Dominique Boesch, general manager of Audi Sales Division at FAW Volkswagen, talked to China Daily about Audi’s plans for the future in China. More Audi’s will be made locally, Boesch however did not say which ones. Good guess: the A1 goes first. Read on for the interview:
German luxury carmaker Audi AG plans to further localize production in a strategic move to meet its ambitious target – selling 1 million cars in the world’s biggest auto market over the next three years.
Dominique Boesch, general manager of Audi Sales Division at Sino-German joint venture FAW Volkswagen Automobile Co, said in an interview last week that Audi will begin production of new models in China “more speedily” in the years to come.
But he did not reveal what new models will be produced in China.
The joint venture FAW Volkswagen now builds the Audi A6 and A4 sedans and Q5 SUV, as well as a couple of Volkswagen models.
Analysts say Audi’s smaller A3 and A1 models are likely candidates for local production amid mounting competition from major rivals BMW and Mercedes-Benz, which both have plans to assemble more models in China.
Audi sold 225,588 cars in China last year, a 43.5 percent surge from 2009, including 194,920 locally made cars, a 65.7 percent increase. The A6 sedan remained Audi’s bestseller in China with delivery of more than 111,000 units.
Two decade lead
The robust performance maintained Audi’s two-decade reign in the luxury car segment. The country became the brand’s biggest single market for the first time, followed by its home market Germany.
Boesch said Audi plans to introduce four new models in China this year, including the revamped locally made A6L, and imported A8, A7 and A1.
The all-new top-notch A8 will be officially marketed in China next month.
Zhang Xiaojun, executive deputy general manager of the Audi Sales Division, said the brand will reach its goal of selling 1 million vehicles in China in the next three years if it maintains annual sales growth of around 20 percent.
Zhang added that the carmaker has not registered growth below 20 percent for several years.
Both Boesch and Zhang emphasized that Audi is committed to localization along the “full value chain”, including R&D, parts sourcing, production and sales.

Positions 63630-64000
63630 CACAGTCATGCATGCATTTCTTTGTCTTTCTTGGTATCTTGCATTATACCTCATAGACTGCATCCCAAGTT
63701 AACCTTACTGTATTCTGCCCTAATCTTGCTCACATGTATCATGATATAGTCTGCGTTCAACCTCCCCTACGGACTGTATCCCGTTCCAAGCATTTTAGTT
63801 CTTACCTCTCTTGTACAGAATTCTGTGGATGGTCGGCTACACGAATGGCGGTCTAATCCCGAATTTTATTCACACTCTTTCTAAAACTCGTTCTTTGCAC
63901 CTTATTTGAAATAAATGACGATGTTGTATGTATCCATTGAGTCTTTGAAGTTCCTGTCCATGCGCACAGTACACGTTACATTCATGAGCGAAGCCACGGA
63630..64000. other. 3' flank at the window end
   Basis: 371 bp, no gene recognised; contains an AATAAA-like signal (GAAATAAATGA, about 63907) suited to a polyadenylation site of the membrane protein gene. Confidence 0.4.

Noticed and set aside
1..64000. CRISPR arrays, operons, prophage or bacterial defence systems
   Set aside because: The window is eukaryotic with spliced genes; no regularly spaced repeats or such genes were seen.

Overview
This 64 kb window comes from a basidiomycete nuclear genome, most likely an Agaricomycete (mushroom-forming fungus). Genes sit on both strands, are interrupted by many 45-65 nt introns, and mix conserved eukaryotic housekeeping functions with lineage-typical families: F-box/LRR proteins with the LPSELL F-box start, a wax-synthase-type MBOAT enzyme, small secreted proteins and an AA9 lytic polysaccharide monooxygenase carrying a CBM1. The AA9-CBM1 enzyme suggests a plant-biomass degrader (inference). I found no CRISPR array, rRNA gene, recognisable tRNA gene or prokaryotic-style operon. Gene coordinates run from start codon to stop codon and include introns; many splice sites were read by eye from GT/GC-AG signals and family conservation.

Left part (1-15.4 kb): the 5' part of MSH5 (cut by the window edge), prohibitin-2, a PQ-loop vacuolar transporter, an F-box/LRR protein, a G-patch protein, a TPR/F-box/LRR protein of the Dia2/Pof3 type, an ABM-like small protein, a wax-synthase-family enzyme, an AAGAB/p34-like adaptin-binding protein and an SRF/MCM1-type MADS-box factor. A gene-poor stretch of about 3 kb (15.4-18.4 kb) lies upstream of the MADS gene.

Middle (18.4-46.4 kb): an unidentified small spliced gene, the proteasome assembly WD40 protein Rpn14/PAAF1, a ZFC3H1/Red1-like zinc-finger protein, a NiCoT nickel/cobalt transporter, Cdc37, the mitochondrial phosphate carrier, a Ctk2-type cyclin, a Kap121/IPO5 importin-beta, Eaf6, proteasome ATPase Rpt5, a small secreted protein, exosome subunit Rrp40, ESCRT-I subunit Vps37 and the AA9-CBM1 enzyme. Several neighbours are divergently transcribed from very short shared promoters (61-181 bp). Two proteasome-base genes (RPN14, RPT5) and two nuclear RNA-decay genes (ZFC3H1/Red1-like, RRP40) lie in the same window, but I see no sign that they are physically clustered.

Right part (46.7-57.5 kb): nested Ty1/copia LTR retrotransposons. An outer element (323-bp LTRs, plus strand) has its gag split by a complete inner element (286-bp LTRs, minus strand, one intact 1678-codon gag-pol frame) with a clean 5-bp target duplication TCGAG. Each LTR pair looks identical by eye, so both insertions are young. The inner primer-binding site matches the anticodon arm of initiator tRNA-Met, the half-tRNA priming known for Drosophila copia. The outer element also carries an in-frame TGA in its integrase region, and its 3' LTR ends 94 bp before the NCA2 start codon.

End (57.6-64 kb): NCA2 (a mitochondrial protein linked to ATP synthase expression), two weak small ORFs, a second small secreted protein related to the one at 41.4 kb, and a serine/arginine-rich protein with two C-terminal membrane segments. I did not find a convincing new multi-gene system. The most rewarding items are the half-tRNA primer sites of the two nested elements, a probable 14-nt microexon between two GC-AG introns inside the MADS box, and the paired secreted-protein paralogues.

Zhang said 60 to 65 percent of parts used in Audi’s locally made models are procured in China, a much higher ratio than its major competitors.
Audi also locally sources parts worth about 2 billion yuan for its production in other markets each year, he said.
Zhang said Audi had 179 dealerships in China by the end of last year, the biggest sales force among luxury carmakers.
The carmaker said it plans to increase the number to 500 without giving a timeframe.
Boesch said Audi aims to maintain its No 1 ranking in sales, brand value and customer satisfaction through advanced products, a progressive brand image and expanding networks.
Overall luxury vehicle sales in China jumped 68.7 percent to almost 676,000 units last year from 2009, according to data from Audi.
BMW and Mercedes-Benz delivered 158,489 and 143,762 vehicles respectively in China last year.
Boesch said there is still huge growth potential in the luxury vehicle segment.
“But I am prudently optimistic about the market in 2011 as there are also some negative factors, such as rising fuel prices, inflation pressure and limits on car purchases in Beijing,” he said.
At the end of last month, Beijing municipal authorities announced that only 240,000 new vehicles would be registered this year in the city to ease escalating traffic jams.
The figure is less than one-third of 891,000 new vehicles registered last year.
Boesch said Audi will now recruit new dealers mainly in second and third-tier cities.